Day, after slow day, I sifted through my memory, as though through debris trying to find a reason why a student would be in a semester for almost a year. Sometimes, it is as bad as staying two years at a particular level; turning a four-year program into six years or more. Drowning in disbelief, I realized that this reality is common to Federal and some State Universities in Nigeria. This reality keeps repeating itself in the prolonged strikes by Academic Staff Union of Universities (ASUU) as a reaction to the failure of the Nigerian government to meet up to the demands of the union. Consequently, it is necessary to state here that these protracted strikes by ASUU has its implications on our educational sector and by extension every facets of the Nigerian state. This stems from the fact that education can be used as a means of enlightenment, freedom, and progress for the Nigeria polity. Little wonder, the late UN Secretary General Kofi Annan avers that “education is the premise of progress in every society, in every family, and on its foundations rests the cornerstones of freedom, democracy and sustainable human development.”[i] Thus, if these strikes continue unabatedly, then we keep crippling our progress, growth and development in Nigeria.
The Academic Staff Union of Universities (ASUU) was established in 1978, after the collapse of the then National Association of University Teachers (NAUT), with the aim of regulating the relationship between academic staff and employers through the maintenance of conducive conditions of service for its members by the employers.[ii] This entails that the employers (government) play their own part in the agreement by ensuring that they fund the universities, provide conducive environments, pay salaries as and at when due, grant academic autonomy, and give them the wherewithal to ensure the smooth running of Universities in Nigeria, amongst many others. Through this checks and balances, the Latin question; ‘Quis custodiet ipsos custodies?’ (Who watches the watchmen?) is thus answered on both levels. ASUU checkmates the government and the National Association of Nigerian Students (NANS) checkmates ASUU. Moreover, the members of ASUU in return ensure that they offer good and quality education to their students.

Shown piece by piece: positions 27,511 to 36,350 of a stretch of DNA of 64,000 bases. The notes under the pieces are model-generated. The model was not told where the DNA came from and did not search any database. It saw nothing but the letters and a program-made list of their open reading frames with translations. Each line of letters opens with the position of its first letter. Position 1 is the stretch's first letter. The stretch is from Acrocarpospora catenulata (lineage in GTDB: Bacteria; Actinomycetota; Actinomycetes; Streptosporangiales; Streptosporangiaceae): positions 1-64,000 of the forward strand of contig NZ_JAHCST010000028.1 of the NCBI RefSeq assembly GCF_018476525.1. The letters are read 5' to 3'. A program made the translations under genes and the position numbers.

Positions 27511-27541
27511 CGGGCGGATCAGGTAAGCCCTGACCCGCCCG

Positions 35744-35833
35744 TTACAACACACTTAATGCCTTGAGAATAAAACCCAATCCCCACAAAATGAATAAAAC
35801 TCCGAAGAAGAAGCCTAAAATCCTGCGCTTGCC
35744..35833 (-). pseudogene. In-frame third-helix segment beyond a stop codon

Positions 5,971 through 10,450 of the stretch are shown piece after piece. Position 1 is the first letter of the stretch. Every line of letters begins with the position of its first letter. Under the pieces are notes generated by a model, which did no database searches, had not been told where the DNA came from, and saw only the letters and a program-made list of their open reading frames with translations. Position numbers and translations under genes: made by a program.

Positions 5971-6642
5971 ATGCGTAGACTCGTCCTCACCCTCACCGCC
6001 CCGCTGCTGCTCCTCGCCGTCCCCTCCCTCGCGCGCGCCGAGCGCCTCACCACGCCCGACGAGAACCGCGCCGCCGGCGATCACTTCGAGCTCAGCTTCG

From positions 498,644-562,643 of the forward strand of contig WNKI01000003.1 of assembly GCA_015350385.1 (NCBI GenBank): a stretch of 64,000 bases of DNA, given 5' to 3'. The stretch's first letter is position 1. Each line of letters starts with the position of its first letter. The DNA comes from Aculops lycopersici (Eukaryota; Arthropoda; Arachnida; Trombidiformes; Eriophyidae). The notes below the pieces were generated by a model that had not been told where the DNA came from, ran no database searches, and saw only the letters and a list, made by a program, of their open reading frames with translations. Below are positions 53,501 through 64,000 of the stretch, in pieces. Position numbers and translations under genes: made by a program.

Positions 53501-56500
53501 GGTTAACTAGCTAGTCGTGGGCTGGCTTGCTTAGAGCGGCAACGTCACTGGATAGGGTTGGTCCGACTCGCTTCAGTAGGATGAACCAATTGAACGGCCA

However, in carrying out this principle of check and balance between the ASUU and their employers, ‘strike action’ has been a useful tool. At this juncture, we are taken aback to a section of the Marxian class theory, wherein the bourgeoise (in this case, the government and administrative elites) exploit the proletariat (in this case ASUU). The employers expect so much from ASUU with meagre resources. I still get myself so puzzled thinking about how ASUU would achieve much with little or no resources. Strike action therefore, becomes a means of getting the attention of our so-called bourgeoise to stop their exploitation on ASUU. ASUU has come to discover that whenever they make demands through a memorandum, their employers give no attention to it and pay deaf ears to their requests. Hence, memorandums are simply a miserable tool in making their voices heard, while sadly strike action has been very fruitful. This goes a long way to tell us the reason(s) why strike is being used by ASUU almost every time. It is a response from members of ASUU to their employer’s negligence.
Unfortunately, the habit of calling strikes by the ASUU has led to the characterization of University education in Nigeria as synonymous to ‘strike.’ This is because every year since 1999 till date, has been plagued by the ASUU strike, making strikes more consistent and normal than the academic calendar of Nigerian Universities.[iii] Strike action results in the shutdown of Universities, sometimes for months, paralyzing academic activities, leaving students frustrated and sometimes exposing them to many negative aspects of life.[iv]